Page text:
Current Medicinal Chemistry

Atta-ur-Rahman, FRS
Honorary Life Fellow
Kings College
University of Cambridge


Mechanism of Mitochondrial Uncouplers, Inhibitors, and Toxins: Focus on Electron Transfer, Free Radicals, and Structure -Activity Relationships

Author(s): Peter Kovacic, Robert S. Pozos, Ratnasamy Somanathan, Nandita Shangari, Peter J. O'Brien.


The biology of the mitochondrial electron transport chain is summarized. Our approach to the mechanism of uncouplers, inhibitors, and toxins is based on electron transfer (ET) and reactive oxygen species (ROS). Extensive supporting evidence, which is broadly applicable, is cited. ROS can be generated either endogenously or exogenously. Generally, the reactive entities arise via redox cycling by ET functionalities, such as, quinones (or precursors), metal compounds, imines (or iminiums), and aromatic nitro compounds (or reduced metabolites). In most cases, the ET functions are formed metabolically. The toxic substances belong to many categories, e.g., medicinals, industrial chemicals, abused drugs, and pesticides. Structure-activity relationships are presented from the ET-ROS perspective, and also quantitatively. Evidence for the theoretical framework is provided by the protective effect of antioxidants. Among other topics addressed are proton flux, membrane pores, and apoptosis. There is support for the thesis that mitochondrial insult may contribute to illnesses and aging.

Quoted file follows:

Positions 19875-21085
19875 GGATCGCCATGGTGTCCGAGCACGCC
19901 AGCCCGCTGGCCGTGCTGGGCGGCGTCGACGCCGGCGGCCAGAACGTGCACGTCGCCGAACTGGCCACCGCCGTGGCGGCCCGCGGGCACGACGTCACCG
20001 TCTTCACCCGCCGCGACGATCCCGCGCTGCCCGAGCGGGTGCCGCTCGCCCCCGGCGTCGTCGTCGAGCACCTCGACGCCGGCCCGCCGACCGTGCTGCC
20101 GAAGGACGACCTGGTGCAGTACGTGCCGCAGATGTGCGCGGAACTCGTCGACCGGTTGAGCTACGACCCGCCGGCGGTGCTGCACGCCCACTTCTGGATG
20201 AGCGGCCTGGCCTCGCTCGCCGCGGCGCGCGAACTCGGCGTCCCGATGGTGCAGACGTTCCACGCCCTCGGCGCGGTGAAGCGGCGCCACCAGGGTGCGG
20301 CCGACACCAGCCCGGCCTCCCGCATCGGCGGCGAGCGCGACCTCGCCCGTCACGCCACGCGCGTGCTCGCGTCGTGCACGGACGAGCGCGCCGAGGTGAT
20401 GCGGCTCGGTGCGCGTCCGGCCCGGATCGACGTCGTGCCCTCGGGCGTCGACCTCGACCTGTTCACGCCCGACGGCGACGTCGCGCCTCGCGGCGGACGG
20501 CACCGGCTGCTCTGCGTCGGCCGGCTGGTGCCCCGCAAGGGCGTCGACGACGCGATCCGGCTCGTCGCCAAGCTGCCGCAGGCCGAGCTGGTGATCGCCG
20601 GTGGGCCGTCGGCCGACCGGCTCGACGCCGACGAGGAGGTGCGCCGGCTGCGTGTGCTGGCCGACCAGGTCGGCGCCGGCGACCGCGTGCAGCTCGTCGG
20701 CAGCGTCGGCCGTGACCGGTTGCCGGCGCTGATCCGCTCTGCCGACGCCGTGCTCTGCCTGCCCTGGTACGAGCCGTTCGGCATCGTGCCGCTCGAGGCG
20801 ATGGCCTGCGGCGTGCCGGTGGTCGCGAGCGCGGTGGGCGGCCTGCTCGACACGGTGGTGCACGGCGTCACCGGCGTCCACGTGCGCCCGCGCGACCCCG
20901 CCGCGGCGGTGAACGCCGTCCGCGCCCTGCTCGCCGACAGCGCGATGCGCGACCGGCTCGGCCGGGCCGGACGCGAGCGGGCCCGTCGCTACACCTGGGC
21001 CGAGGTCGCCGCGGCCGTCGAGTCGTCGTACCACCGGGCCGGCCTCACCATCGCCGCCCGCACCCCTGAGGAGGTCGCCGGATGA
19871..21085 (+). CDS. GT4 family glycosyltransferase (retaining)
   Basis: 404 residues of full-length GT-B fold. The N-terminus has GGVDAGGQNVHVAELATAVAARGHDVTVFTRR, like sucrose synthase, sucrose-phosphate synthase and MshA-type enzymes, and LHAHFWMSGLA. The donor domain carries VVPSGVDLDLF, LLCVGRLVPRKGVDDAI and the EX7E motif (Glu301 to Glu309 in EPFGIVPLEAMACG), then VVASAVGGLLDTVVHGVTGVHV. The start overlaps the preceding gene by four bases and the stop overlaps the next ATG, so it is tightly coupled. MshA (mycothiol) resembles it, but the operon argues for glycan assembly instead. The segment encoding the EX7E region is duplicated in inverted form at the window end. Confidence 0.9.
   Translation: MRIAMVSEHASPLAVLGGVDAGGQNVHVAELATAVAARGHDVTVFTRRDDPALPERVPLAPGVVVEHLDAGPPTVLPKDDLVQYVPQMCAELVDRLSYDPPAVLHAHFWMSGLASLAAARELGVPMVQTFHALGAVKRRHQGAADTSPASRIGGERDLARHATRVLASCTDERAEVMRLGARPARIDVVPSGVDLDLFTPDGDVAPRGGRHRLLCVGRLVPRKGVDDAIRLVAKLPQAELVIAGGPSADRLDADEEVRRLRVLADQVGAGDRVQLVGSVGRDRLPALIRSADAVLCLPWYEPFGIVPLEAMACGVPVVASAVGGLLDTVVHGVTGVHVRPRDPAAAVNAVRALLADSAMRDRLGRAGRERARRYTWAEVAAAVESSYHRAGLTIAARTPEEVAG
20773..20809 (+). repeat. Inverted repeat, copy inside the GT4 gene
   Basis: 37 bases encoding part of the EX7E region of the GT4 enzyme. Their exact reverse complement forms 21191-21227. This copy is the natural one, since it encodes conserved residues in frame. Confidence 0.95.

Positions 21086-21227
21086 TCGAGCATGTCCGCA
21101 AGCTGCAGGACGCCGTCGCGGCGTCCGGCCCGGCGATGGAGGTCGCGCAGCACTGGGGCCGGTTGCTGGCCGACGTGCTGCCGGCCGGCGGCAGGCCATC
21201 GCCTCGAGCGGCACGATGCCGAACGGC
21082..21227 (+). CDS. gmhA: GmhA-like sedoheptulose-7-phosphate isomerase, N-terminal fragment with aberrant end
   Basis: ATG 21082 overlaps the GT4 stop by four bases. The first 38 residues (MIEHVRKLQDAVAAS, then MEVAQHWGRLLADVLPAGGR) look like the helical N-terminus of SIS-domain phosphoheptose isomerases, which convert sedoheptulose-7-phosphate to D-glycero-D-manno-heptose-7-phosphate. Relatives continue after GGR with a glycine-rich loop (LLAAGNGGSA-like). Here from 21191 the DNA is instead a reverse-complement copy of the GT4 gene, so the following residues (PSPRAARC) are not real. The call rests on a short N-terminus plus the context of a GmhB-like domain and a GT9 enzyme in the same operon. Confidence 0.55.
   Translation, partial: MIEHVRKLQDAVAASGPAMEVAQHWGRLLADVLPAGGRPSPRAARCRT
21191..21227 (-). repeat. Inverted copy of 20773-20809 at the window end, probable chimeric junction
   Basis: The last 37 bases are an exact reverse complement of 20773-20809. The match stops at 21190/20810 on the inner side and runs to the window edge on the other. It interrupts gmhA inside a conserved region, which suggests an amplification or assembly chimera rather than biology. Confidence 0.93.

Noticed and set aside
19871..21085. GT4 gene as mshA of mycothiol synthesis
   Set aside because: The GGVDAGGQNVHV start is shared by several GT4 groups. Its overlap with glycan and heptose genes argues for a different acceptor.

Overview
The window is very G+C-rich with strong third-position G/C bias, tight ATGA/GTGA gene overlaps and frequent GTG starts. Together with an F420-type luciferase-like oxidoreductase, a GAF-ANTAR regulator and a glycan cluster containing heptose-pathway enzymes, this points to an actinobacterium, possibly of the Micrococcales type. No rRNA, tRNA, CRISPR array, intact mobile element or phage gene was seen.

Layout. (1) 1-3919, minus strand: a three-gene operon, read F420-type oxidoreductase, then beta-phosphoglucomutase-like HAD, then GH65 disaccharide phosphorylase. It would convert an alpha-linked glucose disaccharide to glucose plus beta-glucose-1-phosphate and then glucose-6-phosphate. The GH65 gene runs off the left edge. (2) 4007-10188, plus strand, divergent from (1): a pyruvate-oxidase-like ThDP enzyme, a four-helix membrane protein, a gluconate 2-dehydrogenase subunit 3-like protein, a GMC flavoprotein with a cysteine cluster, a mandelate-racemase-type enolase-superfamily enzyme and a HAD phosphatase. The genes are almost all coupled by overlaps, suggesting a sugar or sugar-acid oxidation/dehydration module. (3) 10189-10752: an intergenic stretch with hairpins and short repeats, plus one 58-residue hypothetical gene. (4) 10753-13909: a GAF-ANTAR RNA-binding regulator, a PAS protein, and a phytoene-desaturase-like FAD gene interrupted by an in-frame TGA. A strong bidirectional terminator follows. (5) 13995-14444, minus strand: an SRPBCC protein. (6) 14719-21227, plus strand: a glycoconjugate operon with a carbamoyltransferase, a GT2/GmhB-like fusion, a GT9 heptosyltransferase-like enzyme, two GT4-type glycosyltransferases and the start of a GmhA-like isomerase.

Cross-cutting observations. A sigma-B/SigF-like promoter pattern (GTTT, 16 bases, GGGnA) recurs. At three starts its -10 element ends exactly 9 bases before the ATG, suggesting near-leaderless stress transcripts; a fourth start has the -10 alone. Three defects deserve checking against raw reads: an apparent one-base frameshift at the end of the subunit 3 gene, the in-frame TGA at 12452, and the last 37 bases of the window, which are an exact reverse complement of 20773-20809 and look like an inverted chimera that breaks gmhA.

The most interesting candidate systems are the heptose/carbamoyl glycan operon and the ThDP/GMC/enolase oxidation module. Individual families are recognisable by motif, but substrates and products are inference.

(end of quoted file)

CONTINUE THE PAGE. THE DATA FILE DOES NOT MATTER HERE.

Keywords: mitochondria, electron transfer, reactive oxygen species, structure-activity relationship, antioxidants, illness, aging

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Article Details

Year: 2005
Page: [2601 - 2623]
Pages: 23
DOI: 10.2174/092986705774370646
Price: $58